Monday, April 11, 2011

Media Reform, Media Justice, and the Prison-Industrial Complex

I just returned from the National Conference for Media Reform (NCMR) that was held in Boston this past weekend. It was a busy three days and I’m tired but inspired.

As I have argued elsewhere, media issues should be considered central for all activists working against the prison- industrial complex. There is a strong connection between the prevalence of media messages of fear and the public’s acceptance of mass incarceration in the U.S., and I believe it will be impossible to effect any real change in the criminal injustice system until and unless we change the media discourse around race, poverty, crime, and violence.

The NCMR brought together over 2500 activists, educators, writers, artists, filmmakers, and citizens inspired by the conference slogan: Change the Media, Change the World. Sponsored by the non-profit organization Free Press (, the NCMR is held periodically on an irregular schedule and I always find it invigorating and energizing. It is absolutely crucial for dissident movements to establish a sense of community so that individual activists can fight the feelings of isolation and marginalization that often plague those whose opinions and ideas are ignored or ridiculed in the mainstream culture.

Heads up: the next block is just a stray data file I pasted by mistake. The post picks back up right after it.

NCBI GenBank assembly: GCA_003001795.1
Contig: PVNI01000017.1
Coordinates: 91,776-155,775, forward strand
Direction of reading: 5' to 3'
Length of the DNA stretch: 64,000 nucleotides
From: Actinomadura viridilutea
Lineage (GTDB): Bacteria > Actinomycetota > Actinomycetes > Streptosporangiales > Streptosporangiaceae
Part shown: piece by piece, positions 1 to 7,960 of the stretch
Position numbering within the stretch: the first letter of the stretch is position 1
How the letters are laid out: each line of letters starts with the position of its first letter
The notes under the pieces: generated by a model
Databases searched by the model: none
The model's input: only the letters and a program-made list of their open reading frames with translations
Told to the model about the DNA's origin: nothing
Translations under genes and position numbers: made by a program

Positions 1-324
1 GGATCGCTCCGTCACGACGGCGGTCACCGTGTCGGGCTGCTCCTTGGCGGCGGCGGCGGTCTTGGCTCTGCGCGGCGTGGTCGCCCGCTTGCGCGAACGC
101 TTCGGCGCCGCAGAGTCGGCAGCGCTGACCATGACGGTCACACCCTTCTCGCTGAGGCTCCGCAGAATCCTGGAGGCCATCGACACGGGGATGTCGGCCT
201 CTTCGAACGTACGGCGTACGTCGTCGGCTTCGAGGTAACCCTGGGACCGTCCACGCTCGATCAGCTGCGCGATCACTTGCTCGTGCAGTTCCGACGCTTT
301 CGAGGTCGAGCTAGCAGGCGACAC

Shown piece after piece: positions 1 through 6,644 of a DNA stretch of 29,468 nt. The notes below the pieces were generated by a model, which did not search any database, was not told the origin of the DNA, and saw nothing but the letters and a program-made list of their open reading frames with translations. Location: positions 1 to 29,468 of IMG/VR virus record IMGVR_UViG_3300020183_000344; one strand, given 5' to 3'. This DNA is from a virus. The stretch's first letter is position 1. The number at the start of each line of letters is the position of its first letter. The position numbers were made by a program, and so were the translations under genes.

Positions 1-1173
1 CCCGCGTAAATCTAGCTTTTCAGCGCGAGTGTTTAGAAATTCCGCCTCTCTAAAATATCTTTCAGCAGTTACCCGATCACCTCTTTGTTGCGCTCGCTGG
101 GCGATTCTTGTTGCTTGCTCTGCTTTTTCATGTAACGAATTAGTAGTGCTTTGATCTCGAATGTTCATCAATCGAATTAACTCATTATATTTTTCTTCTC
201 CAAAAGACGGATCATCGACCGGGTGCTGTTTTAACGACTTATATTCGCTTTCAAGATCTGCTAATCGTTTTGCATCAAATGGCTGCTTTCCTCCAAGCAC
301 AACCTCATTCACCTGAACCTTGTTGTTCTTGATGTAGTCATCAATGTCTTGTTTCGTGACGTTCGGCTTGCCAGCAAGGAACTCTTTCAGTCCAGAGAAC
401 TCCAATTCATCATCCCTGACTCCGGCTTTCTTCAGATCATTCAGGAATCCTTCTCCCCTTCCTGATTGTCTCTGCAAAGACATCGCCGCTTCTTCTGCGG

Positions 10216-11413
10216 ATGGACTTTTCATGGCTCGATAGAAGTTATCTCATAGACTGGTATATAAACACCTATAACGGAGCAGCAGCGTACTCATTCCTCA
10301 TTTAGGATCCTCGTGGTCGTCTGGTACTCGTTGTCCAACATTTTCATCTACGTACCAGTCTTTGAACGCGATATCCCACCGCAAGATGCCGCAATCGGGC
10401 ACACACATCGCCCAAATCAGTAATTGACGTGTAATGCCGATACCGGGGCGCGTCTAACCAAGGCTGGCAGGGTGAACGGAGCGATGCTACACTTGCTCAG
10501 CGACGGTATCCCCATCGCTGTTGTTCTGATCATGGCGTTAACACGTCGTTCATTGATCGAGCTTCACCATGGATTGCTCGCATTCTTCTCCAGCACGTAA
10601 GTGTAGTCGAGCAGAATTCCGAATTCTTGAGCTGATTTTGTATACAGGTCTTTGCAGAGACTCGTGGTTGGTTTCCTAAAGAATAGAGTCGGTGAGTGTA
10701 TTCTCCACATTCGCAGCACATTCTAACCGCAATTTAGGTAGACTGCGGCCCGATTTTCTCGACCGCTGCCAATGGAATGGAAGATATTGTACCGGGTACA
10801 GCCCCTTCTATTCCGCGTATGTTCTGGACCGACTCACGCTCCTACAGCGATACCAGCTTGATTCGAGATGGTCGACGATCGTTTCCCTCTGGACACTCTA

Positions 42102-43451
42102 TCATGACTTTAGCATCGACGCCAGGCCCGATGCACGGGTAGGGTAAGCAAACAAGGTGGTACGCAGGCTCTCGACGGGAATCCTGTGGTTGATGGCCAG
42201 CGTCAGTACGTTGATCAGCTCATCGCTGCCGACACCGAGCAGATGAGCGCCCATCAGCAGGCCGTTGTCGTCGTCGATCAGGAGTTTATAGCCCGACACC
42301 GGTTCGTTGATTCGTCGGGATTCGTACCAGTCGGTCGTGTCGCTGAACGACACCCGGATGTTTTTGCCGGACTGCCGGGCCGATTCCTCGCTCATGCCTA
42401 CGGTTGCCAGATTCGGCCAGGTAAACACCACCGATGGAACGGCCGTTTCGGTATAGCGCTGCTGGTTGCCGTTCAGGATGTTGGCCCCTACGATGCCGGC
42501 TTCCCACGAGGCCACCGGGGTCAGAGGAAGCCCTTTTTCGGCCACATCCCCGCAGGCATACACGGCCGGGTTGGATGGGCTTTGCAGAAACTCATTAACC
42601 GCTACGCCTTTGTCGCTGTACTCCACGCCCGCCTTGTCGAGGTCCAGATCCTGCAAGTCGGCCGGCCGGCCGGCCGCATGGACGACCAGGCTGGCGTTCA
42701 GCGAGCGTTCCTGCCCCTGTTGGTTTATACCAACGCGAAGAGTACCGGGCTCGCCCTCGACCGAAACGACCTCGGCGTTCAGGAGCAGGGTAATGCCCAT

The NCMR is by no means a radical utopia (I was particularly displeased by the inclusion of Nancy Pelosi as a featured speaker), but it always offers many inspiring moments, such as the speech by Malkia Cyril ( who emphasized the need for a deep connection between the media reform movement and the fight for media justice. For me, the term media justice invokes the battle against degrading images of people of color and the poor and working classes that continue to infest commercial media while serving to distract us from the real crimes promulgated by America’s corporations and their lackeys in the U.S. government.

“Divide and conquer” is an ancient strategy that the powerful still employ as an effective means of social control, and our media saturated society allows for more propaganda tools than ever before. But the NCMR reminded me that “divide and conquer” can be met by “organize and unite,” and that the fight for social justice has not been entirely lost yet.

To find out more about the National Conference for Media Reform and to watch videos from conference sessions go to:

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